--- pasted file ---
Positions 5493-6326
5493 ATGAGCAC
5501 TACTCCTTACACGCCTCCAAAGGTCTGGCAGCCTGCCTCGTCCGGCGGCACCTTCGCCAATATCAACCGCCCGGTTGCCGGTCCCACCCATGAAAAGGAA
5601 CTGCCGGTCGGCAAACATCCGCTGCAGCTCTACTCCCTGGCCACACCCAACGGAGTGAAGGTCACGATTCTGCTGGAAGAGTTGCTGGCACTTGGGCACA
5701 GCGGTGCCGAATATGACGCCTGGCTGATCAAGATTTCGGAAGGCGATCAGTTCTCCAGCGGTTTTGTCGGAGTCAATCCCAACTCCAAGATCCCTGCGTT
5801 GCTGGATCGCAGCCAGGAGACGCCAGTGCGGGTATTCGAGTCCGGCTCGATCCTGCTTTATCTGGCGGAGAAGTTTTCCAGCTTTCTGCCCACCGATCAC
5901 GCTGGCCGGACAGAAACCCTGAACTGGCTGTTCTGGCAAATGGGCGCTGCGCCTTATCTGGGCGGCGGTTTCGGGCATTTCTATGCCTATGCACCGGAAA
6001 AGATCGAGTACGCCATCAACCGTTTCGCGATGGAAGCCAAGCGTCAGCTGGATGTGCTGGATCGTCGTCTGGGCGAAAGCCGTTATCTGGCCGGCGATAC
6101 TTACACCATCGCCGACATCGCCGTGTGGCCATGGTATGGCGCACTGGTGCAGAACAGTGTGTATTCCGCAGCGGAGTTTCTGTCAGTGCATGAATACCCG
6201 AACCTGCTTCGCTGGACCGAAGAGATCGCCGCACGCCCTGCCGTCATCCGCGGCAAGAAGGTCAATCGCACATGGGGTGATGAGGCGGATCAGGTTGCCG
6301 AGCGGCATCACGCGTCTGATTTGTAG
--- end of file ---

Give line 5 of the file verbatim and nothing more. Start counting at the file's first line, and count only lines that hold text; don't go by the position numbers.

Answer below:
5701 GCGGTGCCGAATATGACGCCTGGCTGATCAAGATTTCGGAAGGCGATCAGTTCTCCAGCGGTTTTGTCGGAGTCAATCCCAACTCCAAGATCCCTGCGTT